THE VIEW FROM FACEBOOK STUDIO LIVE

Kevin Brown, director of engagement planning, Bartle Bogle Hegarty

Steve Jobs is quoted as saying: "You've got to start with the customer experience and work backwards to the technology." In many ways, that principle underpins the success of Facebook and the theme of the Studio Live event.

We were told that the "connective tissue" that stimulates people's interactions are "stories". Our stories, and the ability to share them, are what make us human. Great stories are social, shareable and scalable - the very things that Facebook can facilitate and enhance through its products.

Positioning Facebook as the "engine of storytelling", with the opportunity to amplify and stimulate great "brand stories", was pitching it right for the planning and creative community at the event. It also reminds us of how TV and social media combined can tell, and let people experience, brand stories.

You have to applaud Stephen Haines, the UK commercial director, and his team for their sterling efforts in working with the planning and creative community to realise this opportunity. This was evident in the "hackathon", a clever use of 500 talented people to crack a real problem for Transport for London: "How to encourage people to change their habitual commute during the Olympics to avoid over-congestion on public transport?" What became apparent while judging the 40 entrants was that most people got to similar "executional" ideas, but the best were those that had a strong insight and idea (a story) to guide their judgment on how those executional behaviours should be brought to life. The skill is still in the power of ideas and their planning. It's idea planning, not channel planning.

It was refreshing to see one of the most dynamic forces in the digital age celebrating this opportunity for brands.

Stuart Bowden, managing director, MEC

Facebook is probably the only media owner in the world that can make a 9.30am conference on Brick Lane feel like a Justin Bieber concert. The 500-person audience was packed with senior agency types and Shoreditch Roundabout hipsters. The place was buzzing with expectation about the shiny new news and nutritious competitive advantage we were hoping to get straight from Palo Alto.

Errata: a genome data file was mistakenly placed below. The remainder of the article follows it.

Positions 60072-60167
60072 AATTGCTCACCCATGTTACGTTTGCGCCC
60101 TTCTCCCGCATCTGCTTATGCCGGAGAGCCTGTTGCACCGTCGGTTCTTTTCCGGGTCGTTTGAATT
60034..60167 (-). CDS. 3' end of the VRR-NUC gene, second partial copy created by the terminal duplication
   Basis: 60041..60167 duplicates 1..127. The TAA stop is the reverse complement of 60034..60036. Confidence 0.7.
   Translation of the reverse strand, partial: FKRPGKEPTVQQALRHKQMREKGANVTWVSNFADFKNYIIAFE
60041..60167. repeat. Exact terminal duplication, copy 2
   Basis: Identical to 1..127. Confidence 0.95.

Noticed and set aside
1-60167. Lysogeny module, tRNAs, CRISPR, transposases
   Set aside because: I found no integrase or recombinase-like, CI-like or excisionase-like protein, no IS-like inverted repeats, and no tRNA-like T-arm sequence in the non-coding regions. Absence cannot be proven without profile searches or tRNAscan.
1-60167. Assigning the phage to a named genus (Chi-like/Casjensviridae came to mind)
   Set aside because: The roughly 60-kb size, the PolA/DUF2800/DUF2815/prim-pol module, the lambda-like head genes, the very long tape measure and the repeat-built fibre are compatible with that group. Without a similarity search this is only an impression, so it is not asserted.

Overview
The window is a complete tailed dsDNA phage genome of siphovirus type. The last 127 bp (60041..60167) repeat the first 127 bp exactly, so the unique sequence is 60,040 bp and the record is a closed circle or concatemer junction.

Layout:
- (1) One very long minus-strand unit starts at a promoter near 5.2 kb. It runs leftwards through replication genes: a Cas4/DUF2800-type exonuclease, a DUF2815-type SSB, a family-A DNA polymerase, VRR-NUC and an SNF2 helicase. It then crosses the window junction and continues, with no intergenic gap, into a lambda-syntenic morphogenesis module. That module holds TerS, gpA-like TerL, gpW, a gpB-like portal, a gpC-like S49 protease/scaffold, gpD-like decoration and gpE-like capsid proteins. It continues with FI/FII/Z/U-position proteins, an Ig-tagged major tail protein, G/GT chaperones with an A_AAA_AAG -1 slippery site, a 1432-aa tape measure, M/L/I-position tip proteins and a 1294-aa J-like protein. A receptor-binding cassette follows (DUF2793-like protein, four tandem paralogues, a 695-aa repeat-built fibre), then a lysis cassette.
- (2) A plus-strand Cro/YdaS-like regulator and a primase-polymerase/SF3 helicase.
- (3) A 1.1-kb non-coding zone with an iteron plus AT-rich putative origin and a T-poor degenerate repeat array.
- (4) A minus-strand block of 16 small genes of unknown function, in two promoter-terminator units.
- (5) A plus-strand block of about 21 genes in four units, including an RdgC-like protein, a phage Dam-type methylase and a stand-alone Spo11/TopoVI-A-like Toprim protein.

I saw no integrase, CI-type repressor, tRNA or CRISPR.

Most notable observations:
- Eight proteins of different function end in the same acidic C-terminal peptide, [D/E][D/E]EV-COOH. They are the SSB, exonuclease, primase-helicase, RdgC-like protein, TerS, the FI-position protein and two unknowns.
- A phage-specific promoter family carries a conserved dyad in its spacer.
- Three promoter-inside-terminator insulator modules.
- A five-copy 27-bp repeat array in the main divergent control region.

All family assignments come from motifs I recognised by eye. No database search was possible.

By the end of the day, 500 people didn't feel short-changed. This was a breakthrough event, not because of any secrets revealed, but because of the way it renewed the excitement the industry felt about Facebook when we first started dating. By putting its senior leaders on stage, we got to see again the scale of Facebook's ambition and were reminded that this remains the most transformative and challenging business most of us get to work with. Alex Schlaubitz, the director of client marketing EMEA, set the tone for the event. He took no prisoners as the first talk dived straight into a consideration of the challenges he saw in the "triumph of the banal": a social world where every minor interaction with others and with brands is part of a constant refinement and recalibration of one's self-actualised and self-inventorised persona on Facebook.Then Andrew "Boz" Bosworth switched the attack from the head to the heart with a passionate exposition of how and why a hacking culture remains core to Facebook's future.

By the time Boz had reached his "happy hacking" peroration, you could just about hear a pin drop if you listened hard over the sound of people frantically e-mailing the office to reschedule meetings so they could stay for the rest of the sessions and the live hack.

Eat your heart out, Bieber.